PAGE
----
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The Pit and the Pandemonium

Nov. 21, 2005
Nov. 21, 2005

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Nov. 21, 2005

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The Pit and the Pandemonium

Should your brain pack up and move to Pluto, leaving you to volunteer for Jeff Burton's NASCAR pit crew, as I did, here are the actual, helpful safety tips they will give you, no joke:

This is an article from the Nov. 21, 2005 issue Original Layout

1. When on fire, don't panic.

2. If a tire comes at your face, try to block it with your arm.

3. Should a race car flip at 150 miles per hour and hurtle toward the pit, be sure to run.

Burton's pit crew enjoys making rookies so scared their spleens run up their throats and out their mouths.

"He's gonna be a Gas Runner, right?" Burton said at a team meeting before Sunday's Checker Auto Parts 500 at the Phoenix International Raceway. (Yes, I was, though I had no idea what the hell one did.) "Anybody show him pictures of the last Gas Runner we had?"

Burton and his crew know disasters because they've been in more of them than Anderson Cooper. Gas Man Larry (the Legend) Hartle--he shoves the 81-pound fuel cans into Burton's Chevy--caught fire last year at Michigan. As five teammates pounded on his prostrate body to try to snuff out the flames, Larry remembers thinking, Man, I must really be on fire!

Shock Man Skip Pope didn't have to guess. He knew. He was in the garage just a week ago when a tailpipe belched a plume of fire, turning his arms and legs into tiki torches. "I didn't enjoy it all that much," he said, surprisingly.

Oh, and the team's Jack Man, Josh Yost, nearly had his right foot sliced off when Rusty Wallace's car clipped him. Six months later Yost still can't work in the pit nor has he regained the feeling in his foot.

All of which made me ask the question, "Excuse me [nervously clearing throat]? But [sweaty brow] what exactly [cough, cough] does a Gas Runner do?"

"You'll find out," they said, grinning gleefully and handing me my uniform. It was not comforting: Fire-retardant helmet (if I wanted it), fire-retardant suit ("Remember, that suit's only good for eight seconds," one Tire Catcher said), even fire-retardant pit shoes, which carried a pleasant warning under the tongue: MOTOR SPORTS ARE HIGHLY DANGEROUS WITH RISKS OF DEATH AND INJURY. And then a cheery, "Just do it!"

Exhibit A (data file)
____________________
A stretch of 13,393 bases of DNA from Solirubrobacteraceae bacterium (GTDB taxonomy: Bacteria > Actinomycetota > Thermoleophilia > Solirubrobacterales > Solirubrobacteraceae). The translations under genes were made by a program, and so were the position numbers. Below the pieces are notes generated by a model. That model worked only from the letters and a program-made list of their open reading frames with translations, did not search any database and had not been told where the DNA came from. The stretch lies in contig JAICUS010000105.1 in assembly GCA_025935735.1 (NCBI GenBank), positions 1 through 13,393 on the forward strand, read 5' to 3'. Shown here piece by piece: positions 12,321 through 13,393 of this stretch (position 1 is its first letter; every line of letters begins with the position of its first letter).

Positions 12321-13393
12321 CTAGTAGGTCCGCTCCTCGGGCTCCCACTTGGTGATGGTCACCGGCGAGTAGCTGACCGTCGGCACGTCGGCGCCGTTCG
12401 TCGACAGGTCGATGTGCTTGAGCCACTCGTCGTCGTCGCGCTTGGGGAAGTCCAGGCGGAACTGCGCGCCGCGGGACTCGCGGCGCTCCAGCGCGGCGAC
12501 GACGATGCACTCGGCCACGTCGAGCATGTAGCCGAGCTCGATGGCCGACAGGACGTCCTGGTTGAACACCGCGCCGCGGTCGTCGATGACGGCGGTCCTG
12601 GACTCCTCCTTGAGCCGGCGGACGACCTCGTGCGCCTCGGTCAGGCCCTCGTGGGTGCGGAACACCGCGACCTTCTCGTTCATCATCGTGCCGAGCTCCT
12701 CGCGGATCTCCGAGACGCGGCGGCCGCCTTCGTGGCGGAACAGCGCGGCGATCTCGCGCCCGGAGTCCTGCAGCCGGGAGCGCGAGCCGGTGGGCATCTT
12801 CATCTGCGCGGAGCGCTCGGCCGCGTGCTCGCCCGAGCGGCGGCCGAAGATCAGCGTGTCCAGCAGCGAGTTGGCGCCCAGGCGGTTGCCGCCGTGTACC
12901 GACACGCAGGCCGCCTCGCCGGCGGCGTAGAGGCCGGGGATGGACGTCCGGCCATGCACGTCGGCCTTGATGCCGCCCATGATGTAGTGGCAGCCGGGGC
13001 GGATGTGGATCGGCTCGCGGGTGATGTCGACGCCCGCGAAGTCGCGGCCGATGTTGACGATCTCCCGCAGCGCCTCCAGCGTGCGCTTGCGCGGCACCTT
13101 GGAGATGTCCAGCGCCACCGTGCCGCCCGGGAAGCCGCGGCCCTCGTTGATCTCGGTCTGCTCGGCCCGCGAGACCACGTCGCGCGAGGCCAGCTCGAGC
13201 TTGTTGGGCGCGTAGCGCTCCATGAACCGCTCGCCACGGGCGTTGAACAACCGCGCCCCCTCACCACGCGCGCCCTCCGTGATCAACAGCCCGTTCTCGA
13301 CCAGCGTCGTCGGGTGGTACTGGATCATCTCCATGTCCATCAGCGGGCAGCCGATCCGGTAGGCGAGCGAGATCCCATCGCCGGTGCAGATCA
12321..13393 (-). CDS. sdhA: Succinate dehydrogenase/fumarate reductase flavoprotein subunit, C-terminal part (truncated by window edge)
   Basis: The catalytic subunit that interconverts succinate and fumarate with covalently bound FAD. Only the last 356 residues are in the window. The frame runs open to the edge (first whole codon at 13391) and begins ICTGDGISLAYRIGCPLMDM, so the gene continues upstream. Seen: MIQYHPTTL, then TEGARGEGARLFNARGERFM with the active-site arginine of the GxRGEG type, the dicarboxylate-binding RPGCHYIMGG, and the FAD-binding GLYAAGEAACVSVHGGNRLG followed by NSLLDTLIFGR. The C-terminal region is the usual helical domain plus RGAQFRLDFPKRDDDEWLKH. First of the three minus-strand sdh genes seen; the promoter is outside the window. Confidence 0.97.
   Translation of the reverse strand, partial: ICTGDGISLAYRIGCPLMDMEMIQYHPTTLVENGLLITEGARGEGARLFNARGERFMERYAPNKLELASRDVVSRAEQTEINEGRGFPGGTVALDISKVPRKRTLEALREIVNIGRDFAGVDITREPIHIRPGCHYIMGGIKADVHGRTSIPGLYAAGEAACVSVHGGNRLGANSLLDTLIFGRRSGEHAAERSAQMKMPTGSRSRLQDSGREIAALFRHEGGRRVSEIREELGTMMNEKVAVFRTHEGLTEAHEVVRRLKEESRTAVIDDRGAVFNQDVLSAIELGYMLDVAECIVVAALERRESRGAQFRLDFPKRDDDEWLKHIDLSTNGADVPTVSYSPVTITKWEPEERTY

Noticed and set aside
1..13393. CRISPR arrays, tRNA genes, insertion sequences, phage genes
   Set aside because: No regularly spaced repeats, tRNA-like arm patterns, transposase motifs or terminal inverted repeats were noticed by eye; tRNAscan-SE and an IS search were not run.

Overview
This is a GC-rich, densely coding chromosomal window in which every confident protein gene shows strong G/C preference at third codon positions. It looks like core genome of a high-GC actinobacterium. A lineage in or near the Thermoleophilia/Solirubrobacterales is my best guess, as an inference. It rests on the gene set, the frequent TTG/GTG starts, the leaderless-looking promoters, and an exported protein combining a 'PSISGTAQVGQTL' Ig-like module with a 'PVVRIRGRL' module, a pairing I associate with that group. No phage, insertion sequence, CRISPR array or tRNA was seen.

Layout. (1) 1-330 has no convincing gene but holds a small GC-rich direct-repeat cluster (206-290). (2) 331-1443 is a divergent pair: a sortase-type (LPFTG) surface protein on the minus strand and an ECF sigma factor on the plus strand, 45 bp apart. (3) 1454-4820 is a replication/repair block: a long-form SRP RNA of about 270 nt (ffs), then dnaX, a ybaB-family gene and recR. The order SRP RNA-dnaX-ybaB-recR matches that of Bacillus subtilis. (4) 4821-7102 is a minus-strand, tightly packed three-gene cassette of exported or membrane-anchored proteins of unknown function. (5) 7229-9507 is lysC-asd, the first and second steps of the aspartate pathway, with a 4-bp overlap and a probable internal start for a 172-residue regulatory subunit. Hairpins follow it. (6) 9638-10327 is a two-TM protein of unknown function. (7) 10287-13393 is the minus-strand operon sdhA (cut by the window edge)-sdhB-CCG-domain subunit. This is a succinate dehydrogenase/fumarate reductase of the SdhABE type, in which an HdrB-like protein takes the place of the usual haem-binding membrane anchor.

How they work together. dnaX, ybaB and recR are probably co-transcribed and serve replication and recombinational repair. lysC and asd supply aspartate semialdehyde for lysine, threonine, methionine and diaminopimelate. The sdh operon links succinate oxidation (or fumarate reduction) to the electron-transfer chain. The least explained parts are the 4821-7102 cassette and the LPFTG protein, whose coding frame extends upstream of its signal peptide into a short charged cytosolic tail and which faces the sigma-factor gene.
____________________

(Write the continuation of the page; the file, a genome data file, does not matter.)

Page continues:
Gas Runner? Why not Nitro Juggler? Wolverine Flosser? This is not what I had in mind when I dreamed this idea up. I was hoping for Guy Who Hands Driver Gatorade or Guy Who Washes Window with 20-Foot Squeegee. Gas Runner? What was that? Run after Burton as he peeled off, carrying dripping handfuls of Super Leaded?

I was getting cold feet in my flame-retardant shoes.

Burton stayed mum, taking me instead to the Sunday drivers' meeting, where the invocation preacher actually said, "God bless our sponsors, without whom we couldn't be here today." You think God started with Coors or Viagra?

Finally, just before the race, Chad Tigert, the team's actual Gas Runner, finally spilled: All I had to do was put Larry the Legend's empty gas cans into this kind of wagon, walk about 300 yards down pit road, fill them up at a makeshift Sunoco station and come back. That's it. A lot of pit bull.

"Are you kidding me?" said Burton's boss, owner Richard Childress, who won six titles with Dale Earnhardt himself. "Gas Runner is the most important job of all! Name me one car that ever won without fuel!"

So as the crew was facing down fear, fire and death, I was waiting in line with my stupid little wagon, nowhere near the action. My best time: 9 minutes, 47 seconds. I felt like the guy who fights the war from a desk in Dubuque. At no time did I think to myself, Man, I'm really on fire!

The closest I got to paint-swappin' was trying to sneak past the Gas Runner for Kevin Harvick as he walked with his stupid little wagon. I tried to pass him low, near the vending machines, but he cut me off.

Meanwhile, my teammates were reliving Days of Thunder (thanks to great pit work, Burton didn't have to pit with most everybody else at Lap 230, vaulting him from 17th to seventh) and Days of Blunder (they had a DMV-slow 16.38-second stop a little later, yanking Burton back down to 18th).

I wasn't there for that last screwup, but I got back with my wagon just in time to see the Rear Tire Changer, Aaron Smith, pounding his helmet over and over on the wall in frustration. He looked as though he'd gladly take fire over whatever had just happened. Burton finished 15th, behind winner Kyle Busch.

Later that night, safe but deflated, I went through the Taco Bell drive-through, where the guy made especially good time hustling up my chalupa.

Now that's a Gas Runner.

• To see a photo gallery and video of Rick Reilly's pit crew experience, go to SI.com/reilly. If you have a comment for Reilly, send it to reilly@siletters.com.

"He's going to be a Gas Runner, right?" Burton said before Sunday's Checker Auto Parts 500. "Anybody show him pictures of our last Gas Runner?"

PHOTOROBERT BECK